News Feature | August 6, 2015

AARP: Older Americans Open To mHealth

Katie Wike

By Katie Wike, contributing writer

clinical trials

An AARP report demonstrates most older adults in America are open to using mobile devices but are hindered by physical barriers and complicated apps.

In some cases, older Americans are set in their ways. However, new research conducted by AARP showed mHealth is one new thing seniors are willing to try. According to the study, while open to using mHealth devices, seniors expressed a need for simpler and easier to wear devices.

Fierce Mobile Healthcare explains that for the study, nearly 100 elderly patients were provided with activity and sleep tracking devices that they were instructed to use for a period of six weeks. Effectiveness and usability were participant’s top concerns after the trial.

Some 89 percent of participants had difficulty in the setup process. In fact, 81 percent of participants 70-plus could not finish setting up their device without assistance. Forty-seven percent noted issues while trying to sync their device with many participants not realizing their devices needed to be connected in the first place.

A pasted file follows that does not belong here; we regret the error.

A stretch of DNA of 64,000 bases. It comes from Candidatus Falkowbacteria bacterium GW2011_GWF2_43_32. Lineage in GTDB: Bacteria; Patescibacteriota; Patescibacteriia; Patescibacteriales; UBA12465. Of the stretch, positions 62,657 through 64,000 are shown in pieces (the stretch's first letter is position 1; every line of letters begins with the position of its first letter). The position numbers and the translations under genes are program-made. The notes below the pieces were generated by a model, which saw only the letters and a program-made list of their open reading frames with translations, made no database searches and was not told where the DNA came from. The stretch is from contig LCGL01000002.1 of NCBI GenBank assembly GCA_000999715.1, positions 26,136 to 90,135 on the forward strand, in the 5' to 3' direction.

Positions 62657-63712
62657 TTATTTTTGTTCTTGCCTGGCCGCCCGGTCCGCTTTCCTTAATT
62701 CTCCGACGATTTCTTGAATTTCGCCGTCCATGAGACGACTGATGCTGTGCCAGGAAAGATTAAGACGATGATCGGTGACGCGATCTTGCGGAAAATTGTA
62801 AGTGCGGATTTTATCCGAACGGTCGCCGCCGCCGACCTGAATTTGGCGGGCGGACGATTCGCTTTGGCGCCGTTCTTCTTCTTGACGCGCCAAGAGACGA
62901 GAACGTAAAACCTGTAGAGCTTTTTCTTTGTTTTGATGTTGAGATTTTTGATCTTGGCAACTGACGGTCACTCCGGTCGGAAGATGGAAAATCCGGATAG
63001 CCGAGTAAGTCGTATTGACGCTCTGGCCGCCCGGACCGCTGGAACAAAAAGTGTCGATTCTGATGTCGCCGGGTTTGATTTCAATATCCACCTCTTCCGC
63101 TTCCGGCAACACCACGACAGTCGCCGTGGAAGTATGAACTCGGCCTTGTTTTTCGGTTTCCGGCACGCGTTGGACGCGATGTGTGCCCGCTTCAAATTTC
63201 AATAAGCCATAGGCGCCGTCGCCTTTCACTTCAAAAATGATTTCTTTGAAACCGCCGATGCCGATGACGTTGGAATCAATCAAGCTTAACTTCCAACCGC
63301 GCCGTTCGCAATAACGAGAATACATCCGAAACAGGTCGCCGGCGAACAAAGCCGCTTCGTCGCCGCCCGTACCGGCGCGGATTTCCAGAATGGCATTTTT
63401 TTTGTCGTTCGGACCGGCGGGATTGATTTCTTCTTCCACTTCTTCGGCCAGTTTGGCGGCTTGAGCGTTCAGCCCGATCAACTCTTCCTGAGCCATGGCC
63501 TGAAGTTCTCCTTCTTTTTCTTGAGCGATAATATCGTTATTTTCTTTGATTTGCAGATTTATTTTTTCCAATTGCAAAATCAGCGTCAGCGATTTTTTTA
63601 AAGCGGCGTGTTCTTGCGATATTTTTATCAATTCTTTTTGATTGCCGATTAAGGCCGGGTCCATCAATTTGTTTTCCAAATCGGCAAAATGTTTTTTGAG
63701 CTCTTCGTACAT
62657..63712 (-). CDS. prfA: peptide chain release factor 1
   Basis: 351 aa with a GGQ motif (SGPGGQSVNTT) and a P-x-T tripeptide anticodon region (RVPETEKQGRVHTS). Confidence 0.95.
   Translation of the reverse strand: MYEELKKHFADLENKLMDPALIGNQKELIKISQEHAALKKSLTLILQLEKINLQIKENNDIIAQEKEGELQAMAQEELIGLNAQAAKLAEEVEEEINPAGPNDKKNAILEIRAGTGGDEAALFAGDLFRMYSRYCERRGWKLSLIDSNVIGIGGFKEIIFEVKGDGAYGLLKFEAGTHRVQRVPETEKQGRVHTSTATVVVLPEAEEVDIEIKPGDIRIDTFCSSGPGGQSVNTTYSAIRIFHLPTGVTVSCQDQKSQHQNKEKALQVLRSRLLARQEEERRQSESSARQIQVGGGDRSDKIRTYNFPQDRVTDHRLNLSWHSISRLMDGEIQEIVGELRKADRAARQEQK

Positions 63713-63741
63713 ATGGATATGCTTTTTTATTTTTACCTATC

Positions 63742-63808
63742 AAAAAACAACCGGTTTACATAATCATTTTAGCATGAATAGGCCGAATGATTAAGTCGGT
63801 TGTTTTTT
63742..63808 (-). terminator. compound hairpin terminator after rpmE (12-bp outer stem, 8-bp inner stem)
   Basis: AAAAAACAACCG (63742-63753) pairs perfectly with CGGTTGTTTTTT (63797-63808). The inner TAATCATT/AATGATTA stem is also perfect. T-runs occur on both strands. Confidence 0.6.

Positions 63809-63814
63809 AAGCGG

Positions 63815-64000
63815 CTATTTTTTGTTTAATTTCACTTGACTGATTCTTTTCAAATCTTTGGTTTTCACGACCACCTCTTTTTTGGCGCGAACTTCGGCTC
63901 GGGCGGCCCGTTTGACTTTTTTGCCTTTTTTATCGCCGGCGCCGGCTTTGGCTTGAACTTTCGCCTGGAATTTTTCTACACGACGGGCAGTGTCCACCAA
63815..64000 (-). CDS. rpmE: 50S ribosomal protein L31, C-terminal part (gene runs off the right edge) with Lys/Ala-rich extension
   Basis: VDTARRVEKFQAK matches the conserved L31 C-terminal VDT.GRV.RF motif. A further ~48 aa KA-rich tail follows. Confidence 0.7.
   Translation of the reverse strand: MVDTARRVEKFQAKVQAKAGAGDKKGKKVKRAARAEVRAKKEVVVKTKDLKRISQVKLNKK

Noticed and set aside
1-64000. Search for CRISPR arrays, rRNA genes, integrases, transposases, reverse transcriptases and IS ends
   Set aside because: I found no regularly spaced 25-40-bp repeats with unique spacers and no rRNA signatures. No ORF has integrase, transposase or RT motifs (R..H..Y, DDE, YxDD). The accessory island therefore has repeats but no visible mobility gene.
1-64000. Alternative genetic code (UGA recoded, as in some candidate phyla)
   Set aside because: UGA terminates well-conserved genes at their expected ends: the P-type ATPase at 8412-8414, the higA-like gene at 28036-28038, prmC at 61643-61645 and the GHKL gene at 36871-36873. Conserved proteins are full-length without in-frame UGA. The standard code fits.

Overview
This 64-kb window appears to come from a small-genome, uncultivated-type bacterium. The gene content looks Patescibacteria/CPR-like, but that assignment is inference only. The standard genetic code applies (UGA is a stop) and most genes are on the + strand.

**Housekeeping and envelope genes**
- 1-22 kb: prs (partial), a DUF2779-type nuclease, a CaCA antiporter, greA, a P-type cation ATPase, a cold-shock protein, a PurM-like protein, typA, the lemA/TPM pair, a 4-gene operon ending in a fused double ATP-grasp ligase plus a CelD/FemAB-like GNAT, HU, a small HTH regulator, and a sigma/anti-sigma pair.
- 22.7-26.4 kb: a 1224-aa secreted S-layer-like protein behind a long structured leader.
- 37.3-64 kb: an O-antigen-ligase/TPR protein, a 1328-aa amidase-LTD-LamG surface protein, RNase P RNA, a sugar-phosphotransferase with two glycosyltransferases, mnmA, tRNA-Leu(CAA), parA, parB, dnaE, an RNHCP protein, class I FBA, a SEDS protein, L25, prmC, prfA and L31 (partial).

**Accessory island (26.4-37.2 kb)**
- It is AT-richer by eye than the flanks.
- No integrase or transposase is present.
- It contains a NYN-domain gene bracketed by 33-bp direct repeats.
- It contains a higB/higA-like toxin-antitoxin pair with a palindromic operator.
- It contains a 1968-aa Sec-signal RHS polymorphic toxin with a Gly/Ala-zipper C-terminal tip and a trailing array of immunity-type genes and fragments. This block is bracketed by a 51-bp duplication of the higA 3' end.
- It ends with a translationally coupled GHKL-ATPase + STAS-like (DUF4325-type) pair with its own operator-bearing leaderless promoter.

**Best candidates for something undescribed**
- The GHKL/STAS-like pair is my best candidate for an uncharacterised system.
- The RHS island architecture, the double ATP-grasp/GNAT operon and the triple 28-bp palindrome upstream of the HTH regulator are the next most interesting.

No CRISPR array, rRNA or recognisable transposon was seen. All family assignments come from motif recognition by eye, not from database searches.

Some participants said the devices were difficult to wear and 34 participants reported discomfort due to band inflexibility, incorrect band size, and clasps on wrist-worn trackers that irritated the skin. Some others even claimed to have developed a rash after wearing their trackers consistently.

In the end, 77 percent considered the tools useful and 71 percent said that the devices helped them gain greater insight of activity and sleep patterns. Forty-five percent reported that the devices boosted motivation to be healthier, and 46 percent said testing the devices helped increased activity levels.

Some participants did not finish the six-week period according to iHealth Beat, citing the following reasons:

  • challenges in finding and using instructions
  • data inaccuracy
  • device malfunctions or data syncing issues
  • difficulties in attaching and wearing the devices

Based on this research, the AARP study concluded the ideal mobile health device for those 50 and older would be informative, simple, accessible, invisible, instantaneous, targeted, and meaningfully engaging.